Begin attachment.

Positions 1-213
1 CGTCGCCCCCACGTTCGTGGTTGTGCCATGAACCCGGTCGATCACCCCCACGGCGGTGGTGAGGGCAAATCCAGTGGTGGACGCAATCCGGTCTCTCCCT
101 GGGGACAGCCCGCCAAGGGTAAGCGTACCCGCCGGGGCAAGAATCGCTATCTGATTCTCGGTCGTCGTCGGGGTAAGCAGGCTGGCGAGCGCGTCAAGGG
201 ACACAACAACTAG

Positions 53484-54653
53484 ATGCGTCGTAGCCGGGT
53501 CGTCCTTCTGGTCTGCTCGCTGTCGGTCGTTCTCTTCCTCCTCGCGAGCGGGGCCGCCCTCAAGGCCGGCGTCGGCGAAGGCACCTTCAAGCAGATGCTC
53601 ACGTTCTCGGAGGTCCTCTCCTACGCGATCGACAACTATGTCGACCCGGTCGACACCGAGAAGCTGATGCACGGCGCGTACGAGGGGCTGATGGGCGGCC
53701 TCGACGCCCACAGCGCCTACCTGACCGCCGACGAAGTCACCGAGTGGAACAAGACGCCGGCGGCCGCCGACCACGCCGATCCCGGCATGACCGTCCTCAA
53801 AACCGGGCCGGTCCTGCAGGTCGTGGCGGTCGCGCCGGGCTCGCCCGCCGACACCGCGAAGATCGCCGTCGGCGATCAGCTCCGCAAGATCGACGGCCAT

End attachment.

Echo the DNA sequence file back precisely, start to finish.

Positions 1-213
1 CGTCGCCCCCACGTTCGTGGTTGTGCCATGAACCCGGTCGATCACCCCCACGGCGGTGGTGAGGGCAAATCCAGTGGTGGACGCAATCCGGTCTCTCCCT
101 GGGGACAGCCCGCCAAGGGTAAGCGTACCCGCCGGGGCAAGAATCGCTATCTGATTCTCGGTCGTCGTCGGGGTAAGCAGGCTGGCGAGCGCGTCAAGGG
201 ACACAACAACTAG

Positions 53484-54653
53484 ATGCGTCGTAGCCGGGT
53501 CGTCCTTCTGGTCTGCTCGCTGTCGGTCGTTCTCTTCCTCCTCGCGAGCGGGGCCGCCCTCAAGGCCGGCGTCGGCGAAGGCACCTTCAAGCAGATGCTC
53601 ACGTTCTCGGAGGTCCTCTCCTACGCGATCGACAACTATGTCGACCCGGTCGACACCGAGAAGCTGATGCACGGCGCGTACGAGGGGCTGATGGGCGGCC
53701 TCGACGCCCACAGCGCCTACCTGACCGCCGACGAAGTCACCGAGTGGAACAAGACGCCGGCGGCCGCCGACCACGCCGATCCCGGCATGACCGTCCTCAA
53801 AACCGGGCCGGTCCTGCAGGTCGTGGCGGTCGCGCCGGGCTCGCCCGCCGACACCGCGAAGATCGCCGTCGGCGATCAGCTCCGCAAGATCGACGGCCAT